Richard Branson on His Dyslexia and the Best Advice He Ever Got
Even billionaires need advice.
For Richard Branson, the best advice he's ever received is just three words: "Sue the bastards."
Branson spoke Monday at the Forbes 30 Under 30 Conference in Boston. The British billionaire, answering a question from the audience, said he considered Sir Freddie Laker, a fellow airliner, a sort of mentor. And three or four years before Branson and Virgin Air sued rival British Airways for libel, Laker's advice was to do just that.
Branson also gave advice to aspiring entrepreneurs, and discussed how his dyslexia made him the person he is today, saying it helped him simplify messages and delegate tasks out to competent people.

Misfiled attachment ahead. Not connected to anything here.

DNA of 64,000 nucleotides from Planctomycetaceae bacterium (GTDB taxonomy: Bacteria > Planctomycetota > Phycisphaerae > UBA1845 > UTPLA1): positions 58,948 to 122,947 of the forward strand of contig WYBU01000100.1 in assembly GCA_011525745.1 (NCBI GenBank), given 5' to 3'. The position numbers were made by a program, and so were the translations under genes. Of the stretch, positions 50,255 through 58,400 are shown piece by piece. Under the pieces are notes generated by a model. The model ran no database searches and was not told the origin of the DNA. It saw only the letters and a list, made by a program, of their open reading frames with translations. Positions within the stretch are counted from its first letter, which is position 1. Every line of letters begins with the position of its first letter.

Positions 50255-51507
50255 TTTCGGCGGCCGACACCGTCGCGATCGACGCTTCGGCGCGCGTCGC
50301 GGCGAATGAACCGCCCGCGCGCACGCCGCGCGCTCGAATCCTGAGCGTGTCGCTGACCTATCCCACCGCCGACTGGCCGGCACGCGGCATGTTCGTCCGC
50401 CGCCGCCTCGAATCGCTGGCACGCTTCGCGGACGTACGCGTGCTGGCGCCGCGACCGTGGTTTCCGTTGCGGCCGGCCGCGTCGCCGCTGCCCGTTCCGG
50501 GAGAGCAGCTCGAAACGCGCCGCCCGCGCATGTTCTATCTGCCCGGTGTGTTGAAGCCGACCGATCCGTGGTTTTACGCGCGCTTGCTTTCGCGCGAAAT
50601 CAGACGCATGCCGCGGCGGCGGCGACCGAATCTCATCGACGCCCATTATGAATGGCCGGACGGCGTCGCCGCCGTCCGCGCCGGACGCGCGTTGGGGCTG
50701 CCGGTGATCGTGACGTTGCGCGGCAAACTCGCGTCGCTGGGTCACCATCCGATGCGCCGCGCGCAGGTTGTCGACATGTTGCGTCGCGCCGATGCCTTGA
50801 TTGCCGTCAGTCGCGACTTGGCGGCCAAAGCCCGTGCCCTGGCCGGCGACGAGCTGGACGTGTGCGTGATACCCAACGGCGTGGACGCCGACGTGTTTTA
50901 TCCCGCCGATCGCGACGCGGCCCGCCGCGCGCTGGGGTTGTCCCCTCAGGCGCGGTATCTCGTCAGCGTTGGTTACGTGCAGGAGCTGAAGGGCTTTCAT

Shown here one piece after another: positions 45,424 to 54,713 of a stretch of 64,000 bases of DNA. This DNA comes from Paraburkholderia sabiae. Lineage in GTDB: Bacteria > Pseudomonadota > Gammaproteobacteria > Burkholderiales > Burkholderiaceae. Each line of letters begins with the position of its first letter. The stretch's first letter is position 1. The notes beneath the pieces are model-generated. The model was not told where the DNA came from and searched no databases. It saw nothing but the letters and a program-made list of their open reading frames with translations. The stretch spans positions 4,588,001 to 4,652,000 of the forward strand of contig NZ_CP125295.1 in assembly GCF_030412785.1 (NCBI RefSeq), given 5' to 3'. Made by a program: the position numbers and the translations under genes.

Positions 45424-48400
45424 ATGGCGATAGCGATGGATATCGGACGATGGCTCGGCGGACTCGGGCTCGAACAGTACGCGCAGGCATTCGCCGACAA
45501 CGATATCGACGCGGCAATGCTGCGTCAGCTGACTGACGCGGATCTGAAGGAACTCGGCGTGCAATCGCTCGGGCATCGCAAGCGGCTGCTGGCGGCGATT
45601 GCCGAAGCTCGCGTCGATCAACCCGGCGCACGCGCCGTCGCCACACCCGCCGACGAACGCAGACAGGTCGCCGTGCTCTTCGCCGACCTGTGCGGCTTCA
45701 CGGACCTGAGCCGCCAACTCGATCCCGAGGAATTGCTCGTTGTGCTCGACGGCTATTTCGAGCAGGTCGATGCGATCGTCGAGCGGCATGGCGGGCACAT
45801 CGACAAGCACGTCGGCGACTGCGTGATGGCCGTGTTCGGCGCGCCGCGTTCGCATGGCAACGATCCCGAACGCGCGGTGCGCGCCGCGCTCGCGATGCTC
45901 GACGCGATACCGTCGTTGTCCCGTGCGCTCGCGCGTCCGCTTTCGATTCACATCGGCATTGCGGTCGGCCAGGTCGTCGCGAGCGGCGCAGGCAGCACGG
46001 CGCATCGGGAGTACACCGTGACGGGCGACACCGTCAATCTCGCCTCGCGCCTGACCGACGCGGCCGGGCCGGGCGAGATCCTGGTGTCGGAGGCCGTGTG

"I wouldn’t have started my business if I wasn’t dyslexic," Branson said. "I was hopeless at school, I was hopeless at things I wasn’t interested in."
"When I talk to kids with dyslexia, I say follow the things you’re good at and excel at those, and get other people to do the rest," he continued.
The mogul, with a current net worth of $4.9 billion, went on to emphasize the importance of remembering that work isn't everything. "The first thing you should do as entrepreneur is find people better than you to run your business day-to-day," he said. "You should have a good social life, you should be able to spend a lot of time with your family, your children, focus on your health."